NBC Nightly News host Brian Williams told his tall tale of being shot down in a helicopter during the Iraq War in vivid detail on David Letterman’s show in 2013.
The video was brought to light after Williams retracted a story he has told many times over the years of a March 24, 2003 mission in which he claimed that a Chinook helicopter he was riding in was downed by enemy fire. Soldiers present during the incident called Williams’ out on Facebook for fabricating the incident.
During an interview with Letterman near the 10 year anniversary of the attack, Williams said:
“We were in some helicopters. What we didn’t know was we were north of the invasion. We were the northern-most Americans in Iraq. We were going to drop some bridge portions across the Euphrates so the Third Infantry could cross on them. Two of our four helicopters were hit by ground fire, including the one I was in. RPG and AK-47.”
Asked what the helicopter’s altitude was when it was hit, Williams said, “We were only at a hundred feet doing a hundred forward knots because we had these massive pieces of bridge beneath us on slings.”
Letterman pressed for more detail about what happened once the Chinook was hit.
“We figured out how to land safely,” said Williams. “And we did. We landed very quickly — and hard. And we put down, and we were stuck. Four birds in the middle of the desert, and we were north out ahead of the other Americans.”
Williams’ story began to unravel on Friday.
Williams aired a segment on “NBC Nightly News” about an evening he recently spent at a New York Rangers hockey game with Tim Terpak, a now-retired Army Sgt. Maj. who was part of the unit that came to the aid of Williams and the others clustered in the desert after the Chinook was grounded.
Williams’ claim that he was on board the downed aircraft was rehashed during the tribute.
When the segment was published on Facebook, Lance Reynolds, the flight engineer on the wounded Chinook, wrote to Williams, “Sorry dude, I don’t remember you being on my aircraft.”
Sgt. 1st Class Joseph Miller, the flight engineer on board the unscathed helicopter Williams actually rode in, posted on Facebook thanking Reynolds for calling out Williams.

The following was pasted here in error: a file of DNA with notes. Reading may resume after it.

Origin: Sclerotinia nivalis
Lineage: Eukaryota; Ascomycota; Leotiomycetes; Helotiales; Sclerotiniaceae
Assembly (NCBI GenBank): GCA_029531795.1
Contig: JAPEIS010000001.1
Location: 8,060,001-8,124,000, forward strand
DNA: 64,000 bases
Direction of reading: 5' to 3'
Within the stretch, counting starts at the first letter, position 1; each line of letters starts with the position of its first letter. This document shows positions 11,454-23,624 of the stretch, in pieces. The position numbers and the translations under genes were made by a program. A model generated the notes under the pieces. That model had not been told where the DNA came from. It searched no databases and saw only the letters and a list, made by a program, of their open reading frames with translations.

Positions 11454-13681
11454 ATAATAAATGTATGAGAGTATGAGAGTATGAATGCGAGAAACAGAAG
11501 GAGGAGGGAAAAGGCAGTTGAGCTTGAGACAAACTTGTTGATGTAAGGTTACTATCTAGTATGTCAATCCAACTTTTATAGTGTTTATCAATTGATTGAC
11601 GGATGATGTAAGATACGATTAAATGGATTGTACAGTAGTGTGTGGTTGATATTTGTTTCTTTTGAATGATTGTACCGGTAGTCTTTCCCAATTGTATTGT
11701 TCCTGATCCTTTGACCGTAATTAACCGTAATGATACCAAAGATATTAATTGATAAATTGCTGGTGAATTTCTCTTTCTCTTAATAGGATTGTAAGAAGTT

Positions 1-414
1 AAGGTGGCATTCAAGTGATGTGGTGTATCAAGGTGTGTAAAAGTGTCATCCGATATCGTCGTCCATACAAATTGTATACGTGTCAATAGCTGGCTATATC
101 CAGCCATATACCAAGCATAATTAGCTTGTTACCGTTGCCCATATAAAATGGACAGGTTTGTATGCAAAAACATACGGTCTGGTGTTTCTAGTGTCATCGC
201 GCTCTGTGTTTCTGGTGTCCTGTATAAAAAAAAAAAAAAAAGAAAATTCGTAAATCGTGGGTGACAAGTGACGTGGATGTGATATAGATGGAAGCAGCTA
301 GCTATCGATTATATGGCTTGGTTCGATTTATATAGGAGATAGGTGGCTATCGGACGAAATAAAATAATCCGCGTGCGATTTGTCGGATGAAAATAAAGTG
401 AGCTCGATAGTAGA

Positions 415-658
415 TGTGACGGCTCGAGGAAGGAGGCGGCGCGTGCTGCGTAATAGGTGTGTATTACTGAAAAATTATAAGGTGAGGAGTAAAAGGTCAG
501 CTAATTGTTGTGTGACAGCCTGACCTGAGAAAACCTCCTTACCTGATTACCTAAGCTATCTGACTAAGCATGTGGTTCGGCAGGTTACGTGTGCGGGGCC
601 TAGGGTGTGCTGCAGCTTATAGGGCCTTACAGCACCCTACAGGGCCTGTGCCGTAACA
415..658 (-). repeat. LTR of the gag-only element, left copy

Miller wrote, adding further detail to his exchange with Williams after the helicopters landed that day in Iraq:
“I’ve been calling him out on this for a long time with no response. He was actually on my aircraft and we came in behind you about 30-45 minutes later. He is a total POS! He had the audacity to tell me the whole thing was like “Saving Private Ryan” and that the whole army would be out looking for him. I called him an idiot in front of his camera crew and he didn’t come back to my bird for next 3 days!”
TheDC reached out to Miller to find out more about Williams’ remarks about “Saving Private Ryan” — a World War II movie directed by Steven Spielberg — but he did not immediately respond.
There was some speculation online that Williams may have been dishonest during his apology when he claimed that he and other soldiers remained in the desert for several days after the Chinook was brought down.
That belief seems to stem from Reynolds’ Facebook comment in which he claimed that shortly after the helicopters were grounded Williams and his crew left in “a different flight of Chinooks from another unit” and flew to Kuwait to report their story.
Miller seemed to offer a correction to that claim, responding to Reynolds: “The other unit was B Co 159th Avn. We were with you for 4 days I believe before we got the weather to get out of there.”
In his apology for the incident, Williams blamed the “fog of memory” that he claimed had developed over the 12 years since the incident.
“Nobody’s trying to steal anyone’s valor,” Williams wrote to Reynolds, Miller and two other soldiers who weighed in on Facebook.